Andy Bowers is the chief content officer and co-founder of Panoply Media, and the creator in 2005 of Slate’s podcasting network, one of the first professional networks in the medium. Bowers has overseen the creation and production of dozens of original podcasts, including Revisionist History with Malcolm Gladwell and The Message, one of podcasting’s first original dramas, as well as the fall 2016 launch of Pinna, an ad-free audio mobile app for children ages 4–12, featuring original series and best-of-class audiobooks and podcasts. Prior to his work at Panoply, Bowers spent more than a decade at NPR in numerous capacities, including London bureau chief, Moscow bureau chief, and White House correspondent.
In advance of Global Kids Connect “Sounds Like Opportunity: The New World of Audio,” the first in a series of learning breakfasts produced by Publishers Weekly in association with the Bologna Children’s Book Fair, PW spoke with Bowers about the impetus for creating audio specifically for kids and families, how listeners are engaging with audio, and the role of trust when working in a nascent media medium.
Panoply is known as a network of shows, primarily for adults. When you decided to expand into kids’ programming, you could have just created more shows like your Peabody Award-winning mystery podcast, The Unexplainable Disappearance of Mars Patel. Why venture into building a standalone audio app for kids and families?
I always loved the medium of audio. Ears are the conduit for audio, and audio goes straight into the imagination. Being able to make a whole safe and curated world for kids in audio, in what is still the Wild West atmosphere of podcasting, is exactly the kind of thing I’ve been dreaming about for decades now.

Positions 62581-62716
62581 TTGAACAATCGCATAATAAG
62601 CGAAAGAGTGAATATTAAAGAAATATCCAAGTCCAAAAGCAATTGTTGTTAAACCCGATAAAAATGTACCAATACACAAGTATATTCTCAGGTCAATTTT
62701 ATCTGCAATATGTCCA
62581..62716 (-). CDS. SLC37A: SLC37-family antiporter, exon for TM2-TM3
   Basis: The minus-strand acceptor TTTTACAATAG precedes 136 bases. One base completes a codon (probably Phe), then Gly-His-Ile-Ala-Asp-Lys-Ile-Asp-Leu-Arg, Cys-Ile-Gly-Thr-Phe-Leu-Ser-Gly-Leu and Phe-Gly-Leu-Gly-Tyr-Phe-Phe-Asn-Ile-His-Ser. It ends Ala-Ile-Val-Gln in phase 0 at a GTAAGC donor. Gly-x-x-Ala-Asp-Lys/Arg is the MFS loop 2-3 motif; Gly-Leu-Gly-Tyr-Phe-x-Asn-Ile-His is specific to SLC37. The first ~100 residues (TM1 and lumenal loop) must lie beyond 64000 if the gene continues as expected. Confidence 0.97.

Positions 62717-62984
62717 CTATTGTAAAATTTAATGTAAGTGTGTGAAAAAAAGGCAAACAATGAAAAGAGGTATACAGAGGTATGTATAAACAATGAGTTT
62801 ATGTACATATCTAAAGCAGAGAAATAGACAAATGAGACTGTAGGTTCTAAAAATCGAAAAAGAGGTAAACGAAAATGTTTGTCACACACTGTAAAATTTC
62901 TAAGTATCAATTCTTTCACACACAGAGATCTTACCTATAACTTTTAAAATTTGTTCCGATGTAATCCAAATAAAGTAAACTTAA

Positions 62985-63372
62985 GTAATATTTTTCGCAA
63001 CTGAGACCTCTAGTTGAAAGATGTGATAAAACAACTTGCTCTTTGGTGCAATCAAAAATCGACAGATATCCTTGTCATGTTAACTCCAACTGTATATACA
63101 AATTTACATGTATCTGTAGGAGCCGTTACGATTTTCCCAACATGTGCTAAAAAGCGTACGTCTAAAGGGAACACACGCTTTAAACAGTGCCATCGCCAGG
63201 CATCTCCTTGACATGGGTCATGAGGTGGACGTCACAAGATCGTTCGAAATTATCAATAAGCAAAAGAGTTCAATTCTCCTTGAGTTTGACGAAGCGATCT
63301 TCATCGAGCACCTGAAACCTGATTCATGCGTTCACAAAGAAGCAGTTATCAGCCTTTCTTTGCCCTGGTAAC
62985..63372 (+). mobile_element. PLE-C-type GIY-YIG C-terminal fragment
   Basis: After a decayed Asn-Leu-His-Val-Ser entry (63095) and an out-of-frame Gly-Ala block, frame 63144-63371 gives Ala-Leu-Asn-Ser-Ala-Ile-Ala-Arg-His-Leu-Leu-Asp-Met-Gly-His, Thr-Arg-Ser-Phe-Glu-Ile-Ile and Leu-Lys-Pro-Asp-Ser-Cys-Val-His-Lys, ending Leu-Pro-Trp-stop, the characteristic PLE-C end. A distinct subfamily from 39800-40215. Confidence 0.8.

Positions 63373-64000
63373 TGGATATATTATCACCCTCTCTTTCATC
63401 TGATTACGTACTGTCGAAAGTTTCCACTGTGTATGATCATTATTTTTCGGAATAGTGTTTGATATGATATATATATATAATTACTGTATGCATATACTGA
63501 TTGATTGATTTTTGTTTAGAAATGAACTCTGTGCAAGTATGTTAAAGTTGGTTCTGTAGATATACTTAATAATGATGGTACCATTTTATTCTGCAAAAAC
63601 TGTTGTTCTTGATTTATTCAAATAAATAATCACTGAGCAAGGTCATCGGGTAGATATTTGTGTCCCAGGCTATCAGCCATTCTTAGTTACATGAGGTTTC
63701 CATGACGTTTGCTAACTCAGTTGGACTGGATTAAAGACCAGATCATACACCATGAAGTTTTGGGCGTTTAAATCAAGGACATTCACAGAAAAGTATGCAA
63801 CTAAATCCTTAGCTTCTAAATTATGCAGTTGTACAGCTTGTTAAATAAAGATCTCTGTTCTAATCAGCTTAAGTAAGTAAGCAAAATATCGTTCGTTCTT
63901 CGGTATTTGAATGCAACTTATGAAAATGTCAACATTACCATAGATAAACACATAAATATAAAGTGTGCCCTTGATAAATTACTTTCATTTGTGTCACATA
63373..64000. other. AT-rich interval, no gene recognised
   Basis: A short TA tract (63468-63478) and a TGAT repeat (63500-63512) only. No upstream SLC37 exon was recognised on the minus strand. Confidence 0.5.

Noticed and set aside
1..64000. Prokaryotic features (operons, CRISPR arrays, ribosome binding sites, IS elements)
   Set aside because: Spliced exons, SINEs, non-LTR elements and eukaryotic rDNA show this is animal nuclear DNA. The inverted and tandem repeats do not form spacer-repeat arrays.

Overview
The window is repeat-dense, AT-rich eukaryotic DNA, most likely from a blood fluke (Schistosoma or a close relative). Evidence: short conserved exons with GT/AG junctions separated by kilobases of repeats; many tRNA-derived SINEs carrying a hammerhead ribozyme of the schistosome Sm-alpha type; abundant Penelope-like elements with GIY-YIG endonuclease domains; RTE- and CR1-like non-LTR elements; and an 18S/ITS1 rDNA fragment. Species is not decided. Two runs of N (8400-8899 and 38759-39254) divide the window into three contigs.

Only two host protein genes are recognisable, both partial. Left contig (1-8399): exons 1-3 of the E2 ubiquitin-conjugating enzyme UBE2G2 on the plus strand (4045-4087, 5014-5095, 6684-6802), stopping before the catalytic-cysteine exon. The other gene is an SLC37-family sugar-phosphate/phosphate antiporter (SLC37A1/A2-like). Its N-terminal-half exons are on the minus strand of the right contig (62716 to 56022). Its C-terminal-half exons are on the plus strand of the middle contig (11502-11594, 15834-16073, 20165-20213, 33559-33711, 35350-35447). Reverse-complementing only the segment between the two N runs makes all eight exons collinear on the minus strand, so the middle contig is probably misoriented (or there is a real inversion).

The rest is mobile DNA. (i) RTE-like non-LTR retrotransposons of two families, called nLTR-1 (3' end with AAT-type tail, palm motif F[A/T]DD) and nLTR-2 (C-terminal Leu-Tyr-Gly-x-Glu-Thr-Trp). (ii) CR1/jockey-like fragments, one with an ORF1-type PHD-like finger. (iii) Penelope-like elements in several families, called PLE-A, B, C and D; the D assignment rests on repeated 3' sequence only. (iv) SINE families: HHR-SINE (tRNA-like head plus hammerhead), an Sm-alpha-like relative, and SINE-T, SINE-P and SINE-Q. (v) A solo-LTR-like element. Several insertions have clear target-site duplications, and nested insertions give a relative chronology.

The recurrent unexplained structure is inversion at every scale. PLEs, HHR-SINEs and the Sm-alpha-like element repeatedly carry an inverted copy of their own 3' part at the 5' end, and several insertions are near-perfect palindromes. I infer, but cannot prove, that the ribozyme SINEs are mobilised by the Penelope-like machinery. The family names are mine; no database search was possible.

I grew up listening to old radio shows on records, which is why I went into radio! I joined NPR as a news reporter in college, and I was really hoping to convince them to do kids’ programming. At that time NPR was radio-only, and the feeling was we couldn’t change the format, or carve out time for a different demographic, so I was frustrated in those ambitions. When podcasting came along and I could do it on my own, I did. Back in 2005, my then five-year-old daughter Emma and I started doing a podcast in the closet of our house. It was one of the earliest children’s podcasts, and we had a lot of fun doing it. Sugar Monster is now on Pinna, and it is one of the most popular series, which is gratifying.
We humans evolved to take in stories around the campfire. Our brains do most of the work when someone tells us a good story. With Pinna, we plan to experiment with all sorts of different formats: long, short, from the simple to the highly produced. And of course we’re going to be listening to kids and their parents about what they find the most interesting and engaging.
Can you talk a bit more about experimentation?
I’ve been in podcasting going on 13 years now and I still feel like we are making it up as we go along. This medium is not remotely fixed yet and it really rewards experimentation. That’s podcasting in general, but especially in children’s audio.
With Pinna, we’re going to be—and are—experimenting with really complex, highly produced, beautifully sound-designed pieces as well as experiences featuring simply the human voice, maybe with a little music. It only takes a few well-said words in audio recordings to get the imagination going.
We’re incorporating 360-degree audio in some of our shows, as it is a way to lose yourself in the sound design, to feel like you are literally in the middle of the scene. You can tell not only left and right, but in front of you and in back of you. While we don’t think it’s necessary for every show, and not all kids and their parents are going to be listening with headphones on (a requirement for experiencing 360 audio), when it is done well, you can close your eyes and really think you are standing right there with the people talking to you.
Release schedule is another area we’re testing. And we’re exploring different formats. For example, we’ve made a few shorter experiences, basically equivalent to picture books, that we call “Sound Picture Books”—“sound pictures” is an old radio expression for what good audio can create in a listener’s mind. We’re also talking with children’s publishers about audio adaptations in a way much like movies or television shows. We think there is real opportunity here to create something new from existing books.